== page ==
CITY OF HOUSTON, Appellant v. Ester Medina OWENS, Appellee.
-- September 24, 2013
John B. Wallace, Jaqueline I. Leguizamon, for City of Houston.Laban Opande, for Ester Medina Owens.
Appellant, the City of Houston, appeals the denial of its plea to the jurisdiction. The City argues that because appellee, Ester Medina Owens, elected to sue the City and its employee simultaneously, Owens's suit against the City is “forever bar[red]” under section 101.106(b) of the Civil Practice and Remedies Code. We disagree because section 101.106(b) does not bar suits when the governmental unit consents to suit, and we have previously held that this “consent” includes waivers of municipal immunity under the Texas Tort Claims Act. Here, the Tort Claims Act waives the City's immunity, so it has consented to this suit and cannot obtain dismissal under 101.106(b). We therefore affirm.
Owens alleges that the City's employee, a police officer, was driving an unmarked police vehicle and ran into her vehicle. Owens sued both the City and the employee. The City moved to dismiss the employee under section 101.106(e) of the Civil Practice and Remedies Code, which provides: “If a suit is filed under this chapter against both a governmental unit and any of its employees, the employees shall immediately be dismissed on the filing of a motion by the governmental unit.” Tex. Civ. Prac. & Rem.Code Ann. § 101.106(e) (West 2012). The trial court granted the motion and dismissed the employee.
The City then filed a plea to the jurisdiction seeking its own dismissal pursuant to section 101.106(b), which provides: “The filing of a suit against any employee of a governmental unit constitutes an irrevocable election by the plaintiff and immediately and forever bars any suit or recovery by the plaintiff against the governmental unit regarding the same subject matter unless the governmental unit consents.” Id. § 101.106(b). The City argued that by suing the employee as well as the City, Owens had irrevocably elected to sue only the employee. As a result, the City argued, any suit against it was forever barred. The trial court denied the City's plea to the jurisdiction, and this interlocutory appeal followed. See Tex. Civ. Prac. & Rem.Code Ann. § 51.014(a)(8) (West 2012).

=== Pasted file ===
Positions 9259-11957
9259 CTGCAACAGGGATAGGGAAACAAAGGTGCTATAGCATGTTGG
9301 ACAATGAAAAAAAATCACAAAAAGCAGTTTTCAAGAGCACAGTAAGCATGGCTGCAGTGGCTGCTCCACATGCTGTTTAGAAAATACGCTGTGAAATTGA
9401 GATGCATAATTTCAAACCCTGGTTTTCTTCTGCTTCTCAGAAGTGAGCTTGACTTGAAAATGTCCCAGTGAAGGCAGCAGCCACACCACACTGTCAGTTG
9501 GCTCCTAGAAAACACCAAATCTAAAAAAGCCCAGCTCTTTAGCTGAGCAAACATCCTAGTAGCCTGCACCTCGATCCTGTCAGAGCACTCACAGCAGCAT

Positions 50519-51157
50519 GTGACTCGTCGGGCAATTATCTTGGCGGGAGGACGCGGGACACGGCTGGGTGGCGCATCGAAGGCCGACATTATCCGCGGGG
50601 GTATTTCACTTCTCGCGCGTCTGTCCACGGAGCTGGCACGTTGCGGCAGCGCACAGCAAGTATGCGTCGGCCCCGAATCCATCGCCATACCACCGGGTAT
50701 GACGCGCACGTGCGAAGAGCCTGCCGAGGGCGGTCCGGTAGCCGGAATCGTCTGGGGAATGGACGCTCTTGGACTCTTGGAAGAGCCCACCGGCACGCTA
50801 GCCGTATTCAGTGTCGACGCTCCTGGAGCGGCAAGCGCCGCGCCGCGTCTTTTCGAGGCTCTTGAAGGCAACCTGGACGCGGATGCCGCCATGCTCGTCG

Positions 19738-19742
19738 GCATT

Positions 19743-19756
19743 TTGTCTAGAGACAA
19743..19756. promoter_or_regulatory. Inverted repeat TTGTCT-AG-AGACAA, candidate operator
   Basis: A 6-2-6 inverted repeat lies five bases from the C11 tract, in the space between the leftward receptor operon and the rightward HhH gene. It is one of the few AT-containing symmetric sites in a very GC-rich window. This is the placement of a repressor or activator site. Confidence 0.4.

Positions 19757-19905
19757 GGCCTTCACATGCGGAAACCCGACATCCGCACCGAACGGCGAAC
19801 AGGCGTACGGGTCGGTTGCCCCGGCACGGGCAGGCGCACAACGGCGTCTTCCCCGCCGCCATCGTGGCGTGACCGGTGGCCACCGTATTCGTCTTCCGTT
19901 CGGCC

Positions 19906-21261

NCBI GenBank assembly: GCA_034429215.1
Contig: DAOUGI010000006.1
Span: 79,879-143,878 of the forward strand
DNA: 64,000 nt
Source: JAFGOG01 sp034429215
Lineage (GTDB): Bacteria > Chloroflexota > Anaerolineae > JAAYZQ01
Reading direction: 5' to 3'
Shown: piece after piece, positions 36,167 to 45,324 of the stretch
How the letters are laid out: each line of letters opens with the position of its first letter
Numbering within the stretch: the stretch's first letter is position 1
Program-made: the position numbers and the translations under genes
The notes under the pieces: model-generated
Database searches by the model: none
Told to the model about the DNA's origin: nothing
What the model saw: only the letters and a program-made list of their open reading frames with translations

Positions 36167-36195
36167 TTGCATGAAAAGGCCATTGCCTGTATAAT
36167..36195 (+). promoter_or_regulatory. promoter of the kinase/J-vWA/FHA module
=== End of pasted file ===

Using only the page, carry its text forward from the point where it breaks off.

In a single issue, the City argues that the trial court erred by denying its plea to the jurisdiction, which should have been granted based upon section 101.106(b). We disagree.
I. Standard of review
Governmental immunity from suit defeats a trial court's subject matter jurisdiction and is properly asserted in a plea to the jurisdiction. Gatesco, Inc. Ltd. v. City of Rosenberg, 312 S.W.3d 140, 144 (Tex.App.-Houston [14th Dist.] 2010, no pet.). We review the trial court's ruling on a plea to the jurisdiction de novo. City of Dallas v. Carbajal, 324 S.W.3d 537, 538 (Tex.2010) (per curiam).
II. The trial court properly denied the City's plea to the jurisdiction.
Section 101.106 “requi r[es] a plaintiff to make an irrevocable election at the time suit is filed between suing the governmental unit under the Tort Claims Act or proceeding against [a government] employee alone.” Mission Consol. Indep. Sch. Dist. v. Garcia, 253 S.W.3d 653, 657 (Tex.2008). But courts have struggled with exactly what to do when, as here, a plaintiff sues both. See generally Brant E. Wischnewsky, Comment, “Election ” of Remedies: The City of Houston, the Sister Courts, and the Mission to Interpret the Tort Claims Act, 50 Hous. L.Rev. 1507 (2013).
We addressed the issue in Amadi v. City of Houston, 369 S.W.3d 254, 257–62 (Tex.App.-Houston [14th Dist.] 2011, pet. denied). In that case, as in this one, the plaintiff sued the City of Houston and its employee simultaneously. Id. at 256. After the plaintiff non-suited the employee defendant, the City argued that subsection 101.106(b) barred the plaintiff's claim against it as well.1 Id.